Obviously there is nothing wrong with trying to keep our loved ones safe. The challenge is to keep our hearts from building walls, installing beams and CCTV cameras.
I really do believe that Jesus is inviting us into the uncertainty, suffering and even danger of this broken world. It is an invitation into intentionality, into uneasy conversations, awkward silences and difficult situations. It might not be comfortable, but if we are open for it, we will inevitably find beauty there.
I have so many walls to break down, I’m not even sure where to begin. How about you?
When was the last time you were captivated by something beautiful?
In a world where many things are exposed or revealed by the click of a button, we are constantly confronted with the ugliness of people. Yet another celebrity who exploited someone sexually, another political scandal, once again someone is senselessly hurt or murdered. Yep, that is the world that we live in, folks.
Our reactions to the ugliness of the world often exposes our own ugliness. When our security, the lives of the ones we love and our honour gets threatened, our first reaction is to show our teeth, stand our ground. Not really a pretty sight. There must be a better way.
Sometimes, life is the awkward, out-of-sync dance between nonsensical chaos and the mystery of God.
Like a moth drawn to a flame, we are drawn to beauty. That is why an inspirational story draws us to tears, why we are fascinated by a beautiful piece of art, why music has the knack of exposing our innermost emotions. You see, beauty awakens in us the longing to know the Someone behind the beauty. To experience first-hand the mystery of the Creator behind the created.
And here is another mystery behind the mystery: when we are confronted with, or we are affected by the chaos and ugliness of a broken world, we are invited to answer with beauty. This beauty is not something we can produce; it is given to us by God.
When we are wronged by someone and we answer with undeserved grace, something new is birthed. To restore the dignity of someone that society has labelled a monster, thief or a barbaric being, not because they necessarily deserve dignity, but because it is given to them as a gracious gift.
I guess that is why Jesus invited us to love our enemies, and to be peacemakers. As image-bearers of God, He knows that we are capable of creating beauty in the midst of chaos.
Of all the things we underappreciate, trees are probably right up there. Trees are all around us, but most of us don’t really take much notice of them.
Still, to lie under a tree, or to marvel at the beauty of one of the earth’s giants, is something that most of us like to do every now and then.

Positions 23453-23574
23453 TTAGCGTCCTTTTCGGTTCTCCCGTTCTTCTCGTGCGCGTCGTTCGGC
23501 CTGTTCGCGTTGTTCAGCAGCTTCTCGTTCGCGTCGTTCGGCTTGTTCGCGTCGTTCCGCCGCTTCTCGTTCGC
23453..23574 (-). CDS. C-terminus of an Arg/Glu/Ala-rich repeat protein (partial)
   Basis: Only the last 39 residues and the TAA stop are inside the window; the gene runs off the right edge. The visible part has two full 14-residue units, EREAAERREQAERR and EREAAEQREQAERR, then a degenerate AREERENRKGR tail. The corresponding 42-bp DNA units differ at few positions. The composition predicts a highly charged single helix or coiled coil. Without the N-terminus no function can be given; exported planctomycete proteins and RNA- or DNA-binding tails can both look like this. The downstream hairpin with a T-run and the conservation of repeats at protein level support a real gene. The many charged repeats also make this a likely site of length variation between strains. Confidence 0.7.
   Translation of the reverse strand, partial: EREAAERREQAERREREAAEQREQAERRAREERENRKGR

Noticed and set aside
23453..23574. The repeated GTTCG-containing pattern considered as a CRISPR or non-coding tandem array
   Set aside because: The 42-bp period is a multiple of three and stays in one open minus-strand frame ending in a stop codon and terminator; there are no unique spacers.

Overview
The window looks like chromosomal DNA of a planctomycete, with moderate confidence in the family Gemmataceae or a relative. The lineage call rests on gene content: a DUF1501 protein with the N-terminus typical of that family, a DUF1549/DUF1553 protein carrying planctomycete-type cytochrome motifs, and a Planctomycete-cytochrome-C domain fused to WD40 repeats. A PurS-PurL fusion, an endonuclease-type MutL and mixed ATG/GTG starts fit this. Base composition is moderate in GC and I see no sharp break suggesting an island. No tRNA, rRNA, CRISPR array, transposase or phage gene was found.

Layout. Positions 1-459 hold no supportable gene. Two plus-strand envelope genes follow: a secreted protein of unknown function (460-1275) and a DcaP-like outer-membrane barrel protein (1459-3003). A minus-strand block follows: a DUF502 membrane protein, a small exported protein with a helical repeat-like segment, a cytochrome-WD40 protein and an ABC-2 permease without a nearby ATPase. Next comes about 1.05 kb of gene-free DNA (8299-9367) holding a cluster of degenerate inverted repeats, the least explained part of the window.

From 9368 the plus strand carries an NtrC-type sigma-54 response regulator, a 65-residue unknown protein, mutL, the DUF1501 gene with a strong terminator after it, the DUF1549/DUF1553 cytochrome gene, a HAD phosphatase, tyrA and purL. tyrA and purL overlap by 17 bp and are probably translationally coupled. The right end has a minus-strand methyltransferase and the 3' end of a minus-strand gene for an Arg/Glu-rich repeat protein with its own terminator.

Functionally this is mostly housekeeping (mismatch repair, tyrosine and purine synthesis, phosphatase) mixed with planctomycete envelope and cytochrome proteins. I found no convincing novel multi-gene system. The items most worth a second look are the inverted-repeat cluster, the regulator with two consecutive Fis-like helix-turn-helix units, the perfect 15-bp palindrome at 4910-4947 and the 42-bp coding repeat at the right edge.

We know that one of the biggest threats trees face, is deforestation. Luckily, there are a few legends who have made it their mission to plant as many trees as they can. I read about a NGO called Greenpop, who have planted 80 000 trees in South Africa, Zambia and Tanzania since 2010! How cool is that!
Here’s the thing about planting a tree: we plant trees so that future generations might enjoy them. Whenever you come across a fascinating, gigantic or beautiful tree, remember to ponder about who the planter might have been. And be thankful.
So, when I see a tree, I think legacy.
Some people are buried, or their ashes are strewn under trees. The legendary explorer and missionary, David Livingstone’s heart is buried under a mpundu tree in Zambia. Families, communities and tribes over many generations have sat under the same trees.
Just like planting a tree equals making an investment into the far future, the way we grow, cultivate and share our character echoes into future generations. Many people might enjoy the shade, the protection and the feeling of security that we provide with our presence, our being and our work.
Our legacy starts at home. Trying to be everything for everyone when my own family rarely experiences the fruit that I bear, is like a farmer who plants apple trees, but refuses to share the apples with his own people first.
But our legacy could have a far wider reach as well. A part of our purpose as human beings and followers of Jesus is to give of ourselves. When my life, my experience, my money and my presence is a blessing for others, that is where the magic happens! In one of his podcasts, Andy Stanley mentions that we are never the end-product of our purpose; we are the means to an end. The end is never us, or our own fulfillment or happiness. The fulfillment happens when we are a means to an end, when our legacy is not about us.
Our legacy also has a systemic dimension. Our lives and involvement with people can have a great impact on our immediate community. In the world that we live in today, our reach could even be far wider. If hundreds of animals could find refuge in my “tree”, then why would I be happy with a few? So this could be a practical question to explore: how could we leverage the systemic impact that we could have? Our answers might be entirely different: you could avail yourself to share some of your expertise with an NGO, you could volunteer to work with youth at a local school or church. The opportunities are as wide as your inspiration and creativity can reach.
Go plant a tree. Future generations will be thankful.